I just came back from a Teaching Excellence presentation here at Suffolk University. We heard from Stephen D. Brookfield, author of The Skillful Teacher; On technique, trust and responsiveness in the classroom. He has a website link, featuring a really unprepossessing photo. I think it's part of his ethos of breaking down barriers and demystifying the professor, but he didn't say why he chose such a spectacularly unflattering photo for his splash page. The book, and his talk, though, were both terrific. His first chapter is "Experiencing Teaching," and talks specifically about muddling through. Unlike so many of the How To books, he does not try to come across as a higher being. He shares his horror stories and brings a lot of honesty to the writing and speaking.
"Muddling through" is, according to Brookfield, an honorable response to the unpredictable in life and in the classroom. His anecdote about his first day teaching in college illustrates this. A racially-motivated fistfight broke out between two students. Brookfield thought to himself, "What would Dewey do?" And came up blank. Melville Dewey would never have confronted such a situation and had nothing to offer his modern disciple. The response: Muddle through.
But muddling through must be done critically, and with a close eye to the effectiveness of the muddling. I found the book and the speech comforting and exciting. The main tool for critically evaluating how the class is going is the Classroom Critical Incident Questionnaire. Brookfield says he hands it out once a week, even in courses that only meet weekly. There are five questions to answer, asking the moment where the student felt most engaged, and the most distanced. The student is also asked what action was most affirming or helpful, most puzzling or confusing, and what was most surprising. He requires students to fill out a carbon-copy form each week. The student hands in one copy and keeps the second in their notebook. At the end of the semester, each student must write one or two paragraphs about what they learned about how they learn, referring to these weekly questionnaires.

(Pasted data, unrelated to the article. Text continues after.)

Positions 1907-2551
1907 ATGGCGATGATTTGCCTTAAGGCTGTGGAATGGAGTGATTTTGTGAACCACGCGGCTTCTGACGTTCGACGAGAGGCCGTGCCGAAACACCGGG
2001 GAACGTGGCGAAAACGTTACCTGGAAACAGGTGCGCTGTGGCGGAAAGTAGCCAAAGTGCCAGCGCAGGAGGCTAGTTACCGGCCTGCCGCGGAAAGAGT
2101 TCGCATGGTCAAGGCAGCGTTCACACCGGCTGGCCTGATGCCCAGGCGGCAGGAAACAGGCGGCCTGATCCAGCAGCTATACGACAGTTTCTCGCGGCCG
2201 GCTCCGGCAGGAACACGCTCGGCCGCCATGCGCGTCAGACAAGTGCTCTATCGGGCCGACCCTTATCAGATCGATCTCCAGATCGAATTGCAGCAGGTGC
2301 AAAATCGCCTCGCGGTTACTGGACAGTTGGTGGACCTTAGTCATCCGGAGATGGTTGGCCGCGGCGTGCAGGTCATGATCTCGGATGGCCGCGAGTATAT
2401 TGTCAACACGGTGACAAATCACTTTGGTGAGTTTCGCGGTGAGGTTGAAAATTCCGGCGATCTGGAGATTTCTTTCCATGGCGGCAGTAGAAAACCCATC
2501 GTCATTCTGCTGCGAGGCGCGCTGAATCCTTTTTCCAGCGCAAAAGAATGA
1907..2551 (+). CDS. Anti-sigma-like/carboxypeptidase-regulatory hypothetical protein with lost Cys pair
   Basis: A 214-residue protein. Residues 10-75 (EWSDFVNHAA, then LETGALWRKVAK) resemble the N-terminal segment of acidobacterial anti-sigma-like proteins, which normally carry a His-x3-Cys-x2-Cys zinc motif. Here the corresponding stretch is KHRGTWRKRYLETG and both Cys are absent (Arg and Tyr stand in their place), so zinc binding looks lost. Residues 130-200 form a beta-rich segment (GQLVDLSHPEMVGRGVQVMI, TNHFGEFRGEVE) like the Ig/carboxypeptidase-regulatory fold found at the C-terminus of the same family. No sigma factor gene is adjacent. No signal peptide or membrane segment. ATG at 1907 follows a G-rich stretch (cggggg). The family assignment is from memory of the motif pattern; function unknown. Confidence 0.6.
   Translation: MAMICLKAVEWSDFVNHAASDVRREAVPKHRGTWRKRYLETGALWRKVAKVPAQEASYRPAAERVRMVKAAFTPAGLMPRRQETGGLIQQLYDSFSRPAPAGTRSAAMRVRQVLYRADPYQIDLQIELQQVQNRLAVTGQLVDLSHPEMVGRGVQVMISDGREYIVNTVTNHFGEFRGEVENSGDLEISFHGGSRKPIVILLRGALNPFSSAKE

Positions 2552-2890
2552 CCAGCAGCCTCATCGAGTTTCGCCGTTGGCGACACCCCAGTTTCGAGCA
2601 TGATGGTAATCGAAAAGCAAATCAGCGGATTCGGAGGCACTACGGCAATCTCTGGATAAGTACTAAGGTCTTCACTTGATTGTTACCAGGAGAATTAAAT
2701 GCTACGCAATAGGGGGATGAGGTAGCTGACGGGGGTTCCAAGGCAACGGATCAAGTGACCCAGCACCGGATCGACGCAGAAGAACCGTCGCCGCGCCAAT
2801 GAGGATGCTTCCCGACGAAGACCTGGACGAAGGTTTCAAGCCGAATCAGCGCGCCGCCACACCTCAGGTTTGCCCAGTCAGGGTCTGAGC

The professor receives the questionnaires anonymously. If the class is large, he will read 25 at random, or sometimes have a number studenns assigned to read 25 and summarize them (in a really large class, which he said could be up to 250!). This practice is made clear the first time the questionnaires are handed out. The students who are summarizers are released from some portion of weekly homework in exchange for this task. Brookfield reports back to the class on the positive AND the negative responses each week, assuring the class that he takes their responses seriously. He will modify the class or otherwise address problem raised in the questionnaire, although he is clear that he does not capitulate on key requirements.
I think this is an interesting feedback mechanism. Brookfield says he has used the questionnaire as a response mechanism for meetings as well, and that it works well in all settings, from high school, through college, to meetings of his academic department at the University of St. Thomas in Minnesota. In some ways, I have used the student responses and discussion of worksheets in my Advanced Legal Research class to gauge how effective I am being. I used to give a diagnostic exam at the first and last class. I always read student evaluations collected by the law school. This might be a very good addition to my arsenal for testing effectiveness. I certainly can endorse his characterization of teaching as muddling through, with the important addition of critical evaluation on a constantly repeating cycle.